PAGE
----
Over 60pc of Kenyans have smartphones, shows study


A shopper tests a new phone at a shop. Smartphone penetration in Kenya has grown to more than 60 per cent of the population over the past five years. FILE PHOTO | AFP

Smartphone penetration in Kenya has grown to more than 60 per cent of the population over the past five years thanks to the influx of affordable phones.

This is according to a report by Jumia Business Intelligence and GSMA Mobile titled: White Paper 2017: Trends from the Kenyan Smartphone and E-Commerce Industry, released on Wednesday.

The report showed that the exponential growth in smartphone users was due to a drop in average price of gadgets. Chinese brands have created increased competition.

The average price of a smartphone has more than halved from the Sh23,100 in 2013 to Sh9,700 in 2016 with the lowest priced X-Tigi P3 smartphone being sold on Jumia for Sh2,799.

The Chinese phones have the same features as high-end products from South Korea, Germany, Canada, Finland and Europe.

“The Chinese brands dominate and drive the democratisation of smartphones,” said Mr Sam Chappatte, Jumia Kenya managing director.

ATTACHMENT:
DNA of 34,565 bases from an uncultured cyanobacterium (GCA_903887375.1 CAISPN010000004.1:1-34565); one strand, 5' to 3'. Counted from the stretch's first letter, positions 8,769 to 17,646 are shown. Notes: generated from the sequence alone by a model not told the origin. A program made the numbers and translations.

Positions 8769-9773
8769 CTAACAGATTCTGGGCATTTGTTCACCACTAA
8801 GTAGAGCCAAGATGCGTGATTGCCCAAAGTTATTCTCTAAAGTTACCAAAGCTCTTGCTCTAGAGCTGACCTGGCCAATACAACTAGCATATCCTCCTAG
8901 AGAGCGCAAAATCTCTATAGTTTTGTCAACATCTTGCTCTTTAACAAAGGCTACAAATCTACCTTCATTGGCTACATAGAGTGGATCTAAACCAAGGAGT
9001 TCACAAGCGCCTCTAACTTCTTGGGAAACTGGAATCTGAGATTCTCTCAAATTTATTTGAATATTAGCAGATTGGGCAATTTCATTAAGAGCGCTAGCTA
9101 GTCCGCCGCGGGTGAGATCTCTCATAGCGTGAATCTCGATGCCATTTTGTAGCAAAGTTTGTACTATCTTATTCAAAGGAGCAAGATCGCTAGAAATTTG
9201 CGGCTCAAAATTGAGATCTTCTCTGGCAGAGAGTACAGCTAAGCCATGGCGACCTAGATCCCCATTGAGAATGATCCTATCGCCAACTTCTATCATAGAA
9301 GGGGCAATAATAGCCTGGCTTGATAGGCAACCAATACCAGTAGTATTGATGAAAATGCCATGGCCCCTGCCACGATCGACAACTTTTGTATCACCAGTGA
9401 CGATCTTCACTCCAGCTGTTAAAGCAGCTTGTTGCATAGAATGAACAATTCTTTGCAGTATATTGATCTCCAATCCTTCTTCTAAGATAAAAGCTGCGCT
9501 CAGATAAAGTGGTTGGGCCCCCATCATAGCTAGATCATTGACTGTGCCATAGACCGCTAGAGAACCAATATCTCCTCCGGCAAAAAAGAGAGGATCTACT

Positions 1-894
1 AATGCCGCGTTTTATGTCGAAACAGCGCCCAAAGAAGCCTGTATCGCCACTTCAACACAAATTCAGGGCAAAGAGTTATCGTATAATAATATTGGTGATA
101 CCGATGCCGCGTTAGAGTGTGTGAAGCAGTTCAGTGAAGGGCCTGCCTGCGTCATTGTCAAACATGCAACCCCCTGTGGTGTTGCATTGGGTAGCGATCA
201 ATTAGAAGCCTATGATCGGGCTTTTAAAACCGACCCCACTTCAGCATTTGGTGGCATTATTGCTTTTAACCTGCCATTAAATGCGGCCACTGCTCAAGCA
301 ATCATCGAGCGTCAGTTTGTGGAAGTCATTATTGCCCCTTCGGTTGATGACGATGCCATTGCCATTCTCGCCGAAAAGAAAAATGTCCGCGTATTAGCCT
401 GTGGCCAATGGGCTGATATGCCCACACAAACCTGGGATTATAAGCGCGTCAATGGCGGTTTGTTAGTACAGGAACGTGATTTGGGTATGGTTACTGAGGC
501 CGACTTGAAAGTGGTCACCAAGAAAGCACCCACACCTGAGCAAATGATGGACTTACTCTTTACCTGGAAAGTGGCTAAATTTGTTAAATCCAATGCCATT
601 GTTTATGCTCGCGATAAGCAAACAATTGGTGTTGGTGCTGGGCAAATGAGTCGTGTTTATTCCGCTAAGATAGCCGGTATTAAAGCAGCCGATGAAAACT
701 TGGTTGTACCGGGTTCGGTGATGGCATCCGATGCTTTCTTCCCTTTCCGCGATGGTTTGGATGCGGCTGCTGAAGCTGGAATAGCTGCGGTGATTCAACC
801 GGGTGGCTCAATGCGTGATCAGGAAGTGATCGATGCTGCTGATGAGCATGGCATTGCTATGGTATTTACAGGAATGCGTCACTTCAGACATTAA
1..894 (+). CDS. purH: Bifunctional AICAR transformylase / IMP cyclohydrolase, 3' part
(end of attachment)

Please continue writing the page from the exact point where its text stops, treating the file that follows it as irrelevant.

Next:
Mr Chappatte said more than half of Kenyans, 65 per cent, buy smartphones that cost Sh20,000 and below with brand loyalty, price and battery life, being the three major reasons for choosing a particular smartphone brand.

There has been a continued upward trend in smartphone sales from 2014 to 2016 with over 200,000 units sold in 2016 on Jumia. An increase is predicted in 2017.

Mr Chappatte said Chinese mobile telcos had over the past three years taken over the largest slice of the local smartphone market giving traditional brands Samsung, Sony, LG and Apple stiff competition with cheap brands yet boasting high-end cutting-edge functions. Among the many Chinese smartphone brands in Kenya include Infinix, Tecno, Huawei, Injoo, Lenovo, Wiko, Obi, Gionee, Xtouch and Oppo.

Infinix is arguably the most popular brand in Kenya for low- and high-end markets.

It is estimated that three out of every five Kenyans have an Infinix phone due to its price and features such as high resolution camera.

Mr Chappatte, however, said smartphone sales were heavily concentrated in urban areas with 65 per cent of Jumia’s smartphone sales in Nairobi.

Jumia, the largest e-commerce company by market share in the country, is set to launch another Mobile Week campaign from April 24 to 30.

Customers will access up to 50 per cent discount on smartphone brands and accessories.

Huawei, launched in 2010 in Kenya, sells phones ranging from Sh6, 000 to Sh68,100.

Tecno has become a darling of most Kenyans and is up there with Infinix, Phantom and Injoo.

Oppo entered the market in 2015 with phones going for as low as Sh9,800.

Lenovo launched the A2010 October, 2015 for Sh5,000.

In 2016, Jumia Kenya had over 3.4million visits a month, equivalent to 11 per cent of Kenya’s internet users who were browsing or making orders.